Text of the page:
To say that biotech stocks have performed well as a group over the last two years is an understatement; they have absolutely crushed the broader markets. For example, the iShares Nasdaq Biotech Index has more than tripled the performance of the S&P 500, and more than doubled the NASDAQ Composite, since 2012.
This sustained move upward, though, has repeatedly been doubted by pundits and analysts alike, with many calling it a "bubble". Despite these warnings, major funds have generally been pouring into biotechs of all shapes and sizes -- that is, until now.
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At the third quarter's end, we discovered via quarterly 13F filings, that closely watched money manager George Soros closed out, or sold off large chunks, ofsome of his biotech positions. Most notably, the Soros Fund Management dumped shares of Ariad Pharmaceuticals , Celgene Corporation , and Sarepta Therapeutics .
Does this activity signal that Soros thinks the biotech bull run is finally coming to an end? To answer this pivotal question, let's consider why he may have sold off each of these companies.
Ariad won't be cash flow positive for yearsAlthough Ariad's total net revenues and sales of its flagship cancer drug, Iclusig, have been growing by double digits quarter over quarter, the company is still hemorrhaging cash. In the third quarter, Ariad reported that Iclusig net sales increased by 22% to $14.5 million, compared to the second quarter of 2014.
Unfortunately, the company lost $50.1 million during the quarter due mainly to its extensive clinical trial program aimed at expanding Iclusig's label. With $273 million in cash and cash equivalents remaining at the end of the third quarter, Iclusig sales will therefore have to rocket higher from current levels, or the company will have to cutexpenses in a big way, in order to avoid diluting shareholders via a large secondary offering, perhaps within the next six months. While the Street is expecting Ariad to narrow its loss per share next year by 32%, this still won't be enough to spare shareholders from a capital raise.
Celgene might be topping outWhen considering why Soros sold off his entire position in Celgene, I think it's important to remember that his fund tends to be focused more on short-term gains. Viewed this way, I believe this sell makes some sense.
Celgene's shares have been roaring higher this year, driven by double-digit sales growth of its cancer drugs Revlimid, Abraxane, and Pomalyst. The net result is that Celgene's shares are presently trading at rich trailing-12-month, price-to-earnings ratio of almost 60. And even when factoring in sales of its newly launchedpsoriasis drug Otezla, experts still have shares trading at a forward price-to-earnings ratio of 24 -- right at the sector average. In short, this stock isn't exactly cheap and may have trouble pushing much higher next year.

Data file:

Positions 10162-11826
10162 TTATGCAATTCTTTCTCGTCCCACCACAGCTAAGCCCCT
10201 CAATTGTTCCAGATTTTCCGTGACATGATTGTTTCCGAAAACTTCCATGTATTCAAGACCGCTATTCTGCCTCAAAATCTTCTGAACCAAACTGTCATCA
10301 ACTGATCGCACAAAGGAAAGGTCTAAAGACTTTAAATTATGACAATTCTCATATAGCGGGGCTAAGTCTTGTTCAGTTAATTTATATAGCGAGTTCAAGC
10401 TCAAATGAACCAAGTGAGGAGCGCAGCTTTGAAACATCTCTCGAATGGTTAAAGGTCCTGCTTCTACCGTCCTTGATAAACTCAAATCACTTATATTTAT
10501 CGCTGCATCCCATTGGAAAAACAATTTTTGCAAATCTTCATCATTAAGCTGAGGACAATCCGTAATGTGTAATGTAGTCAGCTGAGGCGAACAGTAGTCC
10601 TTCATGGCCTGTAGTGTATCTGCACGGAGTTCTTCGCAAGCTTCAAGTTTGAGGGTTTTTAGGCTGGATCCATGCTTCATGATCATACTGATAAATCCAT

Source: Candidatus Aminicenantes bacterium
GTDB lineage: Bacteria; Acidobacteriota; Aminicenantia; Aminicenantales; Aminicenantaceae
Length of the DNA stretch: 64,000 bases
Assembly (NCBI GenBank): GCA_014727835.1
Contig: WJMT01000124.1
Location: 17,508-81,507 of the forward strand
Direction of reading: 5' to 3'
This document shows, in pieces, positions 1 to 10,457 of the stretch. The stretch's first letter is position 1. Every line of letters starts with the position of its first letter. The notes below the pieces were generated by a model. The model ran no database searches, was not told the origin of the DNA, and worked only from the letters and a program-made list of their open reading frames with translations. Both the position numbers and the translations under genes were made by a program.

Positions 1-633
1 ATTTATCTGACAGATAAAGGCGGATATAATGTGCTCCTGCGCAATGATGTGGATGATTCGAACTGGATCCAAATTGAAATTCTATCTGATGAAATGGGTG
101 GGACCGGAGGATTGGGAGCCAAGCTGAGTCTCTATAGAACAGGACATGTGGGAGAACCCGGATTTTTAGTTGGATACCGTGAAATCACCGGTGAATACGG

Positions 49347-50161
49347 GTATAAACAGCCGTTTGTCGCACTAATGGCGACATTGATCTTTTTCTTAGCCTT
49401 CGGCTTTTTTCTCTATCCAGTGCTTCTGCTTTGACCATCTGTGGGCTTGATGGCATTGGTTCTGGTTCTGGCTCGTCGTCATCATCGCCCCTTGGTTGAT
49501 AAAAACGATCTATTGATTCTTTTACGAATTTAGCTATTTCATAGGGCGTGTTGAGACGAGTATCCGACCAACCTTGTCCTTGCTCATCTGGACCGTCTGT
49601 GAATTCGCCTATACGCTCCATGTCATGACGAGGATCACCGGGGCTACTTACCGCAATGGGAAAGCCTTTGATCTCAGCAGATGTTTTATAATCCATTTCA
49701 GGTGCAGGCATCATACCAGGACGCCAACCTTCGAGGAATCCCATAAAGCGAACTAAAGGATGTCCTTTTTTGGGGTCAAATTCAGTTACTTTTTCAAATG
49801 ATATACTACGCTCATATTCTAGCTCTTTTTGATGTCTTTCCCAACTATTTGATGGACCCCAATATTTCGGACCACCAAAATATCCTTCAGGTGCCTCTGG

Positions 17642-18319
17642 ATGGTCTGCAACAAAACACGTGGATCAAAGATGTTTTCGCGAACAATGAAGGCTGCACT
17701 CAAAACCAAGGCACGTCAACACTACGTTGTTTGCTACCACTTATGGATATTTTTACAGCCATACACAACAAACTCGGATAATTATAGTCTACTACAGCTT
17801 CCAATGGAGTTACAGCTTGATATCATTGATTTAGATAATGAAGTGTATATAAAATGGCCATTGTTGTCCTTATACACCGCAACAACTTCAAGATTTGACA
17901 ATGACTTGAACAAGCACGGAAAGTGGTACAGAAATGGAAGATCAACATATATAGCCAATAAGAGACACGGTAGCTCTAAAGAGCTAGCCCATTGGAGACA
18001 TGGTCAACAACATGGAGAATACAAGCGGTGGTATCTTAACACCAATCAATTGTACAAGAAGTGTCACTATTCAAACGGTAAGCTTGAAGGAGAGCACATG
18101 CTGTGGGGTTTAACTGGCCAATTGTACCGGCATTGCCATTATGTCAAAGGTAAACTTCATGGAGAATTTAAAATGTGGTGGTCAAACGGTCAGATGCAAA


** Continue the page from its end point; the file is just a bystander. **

Sarepta is a speculative bet that has yet to pan outIn the third quarter, the Soros Fund sold off 52% of its stake in Sarepta Therapeutics, presumably after the company announced that the Food and Drug Administration questioned the integrity of its clinical data for eteplirsen, an experimental exon-skipping therapy indicated for Duchenne muscular dystrophy.
The problem is that Sarepta's future hinges almost entirely on the success -- or failure, of this clinical candidate, as most of its remaining pipeline is based on the same technology. In an effort to circumvent the normal clinical testing process, management has repeatedly approached the FDA about reviewing a New Drug Application based on a small midstage trial, along with its open-label extension study. For its part, the FDA hasn't seemed particularly enthusiastic about this idea, and has put a number of barriers up -- such as requesting additional safety data and independent verification of trial data -- prior to a formal review.
If Sarepta can finally overcome the FDA's roadblocks to an accelerated review, this stock has the potential to absolutely soar. On the other hand, I am not optimistic that the FDA will indeed grant a formal review without a larger, late-stage study already in hand.
Was Soros right to reduce his exposure to these three biotechs?My take is that the Soros Fund does appear to be getting more cautious when it comes to speculative biotechs like Ariad and Sarepta. Over the last two years, Mr. Market has been happy to reward huge valuations to smaller biotechs based on the "potential" of their pipelines. Ariad, for example, presently sports a $1.38 billion market cap, which is about 29 times its trailing-12-month sales of Iclusig. So I think the Soros is expecting a trend reversal, with valuations starting to reflect actual revenue.
Regarding Celgene, I agree that the stock is no longer cheap when viewed on a short-term basis. That said, Celgene has an amazing pipeline and a growing cash position that could lead to a high-impact acquisition, making it a potential good long-term buy.
The article Does George Soros Think Biotech's Bull Run Is Finally Coming to an End? originally appeared on Fool.com.
George Budwell has no position in any stocks mentioned. The Motley Fool recommends Celgene. Try any of our Foolish newsletter services free for 30 days. We Fools may not all hold the same opinions, but we all believe that considering a diverse range of insights makes us better investors. The Motley Fool has a disclosure policy.
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